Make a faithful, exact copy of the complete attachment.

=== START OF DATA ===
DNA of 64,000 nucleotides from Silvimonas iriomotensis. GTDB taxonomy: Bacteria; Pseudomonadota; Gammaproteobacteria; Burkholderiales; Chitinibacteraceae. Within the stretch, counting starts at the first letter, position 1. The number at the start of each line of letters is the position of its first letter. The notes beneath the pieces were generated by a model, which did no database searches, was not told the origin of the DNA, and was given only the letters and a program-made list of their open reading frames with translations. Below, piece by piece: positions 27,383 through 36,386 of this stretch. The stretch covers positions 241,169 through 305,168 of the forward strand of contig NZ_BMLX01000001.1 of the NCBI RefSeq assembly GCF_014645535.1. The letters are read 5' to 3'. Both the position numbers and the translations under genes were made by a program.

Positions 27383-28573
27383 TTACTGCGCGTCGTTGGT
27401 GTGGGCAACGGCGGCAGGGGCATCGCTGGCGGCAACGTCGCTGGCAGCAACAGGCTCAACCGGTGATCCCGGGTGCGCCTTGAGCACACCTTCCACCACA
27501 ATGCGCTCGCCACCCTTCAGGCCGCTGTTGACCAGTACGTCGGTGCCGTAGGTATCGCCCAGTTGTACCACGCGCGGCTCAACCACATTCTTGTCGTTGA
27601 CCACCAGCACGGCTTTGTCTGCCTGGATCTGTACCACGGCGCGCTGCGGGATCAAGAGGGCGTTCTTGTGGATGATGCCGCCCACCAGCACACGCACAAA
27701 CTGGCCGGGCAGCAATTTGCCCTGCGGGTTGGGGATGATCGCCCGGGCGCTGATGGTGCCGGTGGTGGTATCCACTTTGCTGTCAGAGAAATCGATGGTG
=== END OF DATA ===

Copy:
DNA of 64,000 nucleotides from Silvimonas iriomotensis. GTDB taxonomy: Bacteria; Pseudomonadota; Gammaproteobacteria; Burkholderiales; Chitinibacteraceae. Within the stretch, counting starts at the first letter, position 1. The number at the start of each line of letters is the position of its first letter. The notes beneath the pieces were generated by a model, which did no database searches, was not told the origin of the DNA, and was given only the letters and a program-made list of their open reading frames with translations. Below, piece by piece: positions 27,383 through 36,386 of this stretch. The stretch covers positions 241,169 through 305,168 of the forward strand of contig NZ_BMLX01000001.1 of the NCBI RefSeq assembly GCF_014645535.1. The letters are read 5' to 3'. Both the position numbers and the translations under genes were made by a program.

Positions 27383-28573
27383 TTACTGCGCGTCGTTGGT
27401 GTGGGCAACGGCGGCAGGGGCATCGCTGGCGGCAACGTCGCTGGCAGCAACAGGCTCAACCGGTGATCCCGGGTGCGCCTTGAGCACACCTTCCACCACA
27501 ATGCGCTCGCCACCCTTCAGGCCGCTGTTGACCAGTACGTCGGTGCCGTAGGTATCGCCCAGTTGTACCACGCGCGGCTCAACCACATTCTTGTCGTTGA
27601 CCACCAGCACGGCTTTGTCTGCCTGGATCTGTACCACGGCGCGCTGCGGGATCAAGAGGGCGTTCTTGTGGATGATGCCGCCCACCAGCACACGCACAAA
27701 CTGGCCGGGCAGCAATTTGCCCTGCGGGTTGGGGATGATCGCCCGGGCGCTGATGGTGCCGGTGGTGGTATCCACTTTGCTGTCAGAGAAATCGATGGTG